the second shot should land on the upper torso from the recoil. If you don't 
think the third would land then wait a split-second before loosing your third 

The first thing you want to do is find a squad that's working together. Snipers
donít' do well in partial squads or squads that kind of come together when the 
leader calls for an attack, it should be a close squad that travels together 
and fights alongside each other. 

It should be noted that the no-rooftops rule is still a good idea here, but can
be broken, mainly because the best spots for close squad support snipers are 
the MEC cities/towns with lots of corners and the best fire position may not be
street level with the squad.

It's interesting to note that the SVD Dragunov was not actually designed for 
the long range sniper application. It was created to add significant long range
fire potential for the standard infantry squad. Since it and the Type-88 
behave nearly the same in BF2 they both work perfectly as infantry support.

There are a few situations that you'll find yourself in; attacking down a 
street, attacking around a corner, attacking over open terrain, defending 
down a street, defending around a corner, and defending over open terrain.

When attacking down a street you should typically be to the rear of the 
formation because your gun will be marginally less effective where an a 
non-sniper usually has to use iron sights and is probably more effective the 
closer they are due to features like full auto. At any rate, the only class 
without body armor that might want to hang back would be anti-tank, but a lot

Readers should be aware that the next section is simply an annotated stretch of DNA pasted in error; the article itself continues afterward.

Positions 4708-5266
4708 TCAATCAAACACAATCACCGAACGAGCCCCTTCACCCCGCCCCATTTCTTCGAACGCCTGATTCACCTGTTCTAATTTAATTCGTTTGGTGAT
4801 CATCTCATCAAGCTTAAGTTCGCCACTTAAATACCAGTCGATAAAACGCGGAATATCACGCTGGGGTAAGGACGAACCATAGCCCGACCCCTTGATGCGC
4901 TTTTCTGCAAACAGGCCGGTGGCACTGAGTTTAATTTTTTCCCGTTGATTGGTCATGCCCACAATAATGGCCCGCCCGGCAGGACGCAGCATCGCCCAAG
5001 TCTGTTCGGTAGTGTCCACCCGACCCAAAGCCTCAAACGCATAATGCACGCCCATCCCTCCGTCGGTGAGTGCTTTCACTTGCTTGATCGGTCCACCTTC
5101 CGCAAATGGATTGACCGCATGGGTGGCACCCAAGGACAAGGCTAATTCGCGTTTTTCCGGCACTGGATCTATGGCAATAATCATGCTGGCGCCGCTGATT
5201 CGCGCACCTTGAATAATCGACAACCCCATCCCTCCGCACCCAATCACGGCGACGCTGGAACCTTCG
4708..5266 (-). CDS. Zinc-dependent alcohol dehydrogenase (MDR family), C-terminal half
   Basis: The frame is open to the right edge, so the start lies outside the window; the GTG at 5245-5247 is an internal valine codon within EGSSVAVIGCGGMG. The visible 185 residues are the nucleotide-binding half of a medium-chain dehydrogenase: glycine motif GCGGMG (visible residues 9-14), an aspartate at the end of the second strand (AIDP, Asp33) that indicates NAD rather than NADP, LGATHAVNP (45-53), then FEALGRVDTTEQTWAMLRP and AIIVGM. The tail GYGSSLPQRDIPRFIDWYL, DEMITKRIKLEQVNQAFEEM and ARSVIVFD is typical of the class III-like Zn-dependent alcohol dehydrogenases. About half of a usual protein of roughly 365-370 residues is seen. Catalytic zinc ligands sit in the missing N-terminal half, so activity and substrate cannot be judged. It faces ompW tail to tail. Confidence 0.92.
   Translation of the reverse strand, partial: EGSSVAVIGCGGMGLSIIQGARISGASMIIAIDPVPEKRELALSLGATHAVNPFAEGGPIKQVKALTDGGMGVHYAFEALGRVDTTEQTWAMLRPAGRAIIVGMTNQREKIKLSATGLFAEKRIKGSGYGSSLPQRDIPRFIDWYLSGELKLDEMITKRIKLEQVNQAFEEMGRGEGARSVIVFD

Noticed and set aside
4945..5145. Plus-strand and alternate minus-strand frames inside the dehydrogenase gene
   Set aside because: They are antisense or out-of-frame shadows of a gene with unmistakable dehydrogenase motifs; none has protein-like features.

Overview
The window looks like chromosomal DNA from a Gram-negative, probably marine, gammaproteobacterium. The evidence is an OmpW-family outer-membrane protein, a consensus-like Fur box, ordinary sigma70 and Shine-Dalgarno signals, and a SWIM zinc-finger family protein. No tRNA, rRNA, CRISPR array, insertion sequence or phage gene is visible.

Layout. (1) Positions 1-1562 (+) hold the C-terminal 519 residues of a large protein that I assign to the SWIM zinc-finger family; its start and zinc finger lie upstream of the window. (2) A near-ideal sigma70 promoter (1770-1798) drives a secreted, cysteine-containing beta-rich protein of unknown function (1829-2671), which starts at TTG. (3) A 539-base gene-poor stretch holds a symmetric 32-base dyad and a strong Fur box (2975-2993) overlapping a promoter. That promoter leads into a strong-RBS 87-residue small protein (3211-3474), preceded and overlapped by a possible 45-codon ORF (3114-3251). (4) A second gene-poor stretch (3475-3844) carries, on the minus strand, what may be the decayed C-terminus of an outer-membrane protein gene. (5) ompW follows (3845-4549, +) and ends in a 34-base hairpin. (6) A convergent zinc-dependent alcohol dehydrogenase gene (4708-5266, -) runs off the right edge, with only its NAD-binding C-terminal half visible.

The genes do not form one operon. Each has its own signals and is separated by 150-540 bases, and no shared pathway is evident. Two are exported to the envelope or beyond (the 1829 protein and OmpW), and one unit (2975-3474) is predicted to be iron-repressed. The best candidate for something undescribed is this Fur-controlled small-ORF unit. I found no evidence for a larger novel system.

of them have the DAO-12 shotgun so many anti-tank want to be right up there in 
the thick of it. You should try to take a position in any concealment you can 
find no matter how little it can be; in the heat of a firefight just a little 
might be all you need. You don't have any useful abilities in this situation 
so the best idea is to try and take out people who are prone first, anyone 
who is standing or crouching are much easier targets for your squad mates. If 
you are behind enemy lines and vulnerable to attack from the rear or flanks 
you may consider laying a claymore mine to cover your tracks. Even if more 
than one man may be moving to intercept you stand a good chance of rattling
them and forcing them to slow down as they check for mines. If you have a 
second sniper in the squad nothing freaks out a squad more than running into 
three claymore mines. You have a good chance of taking out the squad leader if
you remove three guys in a squad and nothing freaks them out more, seeing as 
everyone only expects to see two. 

If you are attacking around a corner you should pretty much act like you would
if you were attacking down a street. Try activating your scope and crouching or
crawling around the corner and taking them down as they come into view. At any
rate, don't go around the corner unless your teammates are already engaged. I 
think the sniper kind of sticks out when he's standing up as an easy target. 
Alternatively, if the corner has thick grass growing around it you can 
volunteer to crawl around the corner and scope out the situation. If there are 
many people, tell your squad mates to rush and open fire, if just a few guys 
you can open up on them yourself and your squad mates can follow up.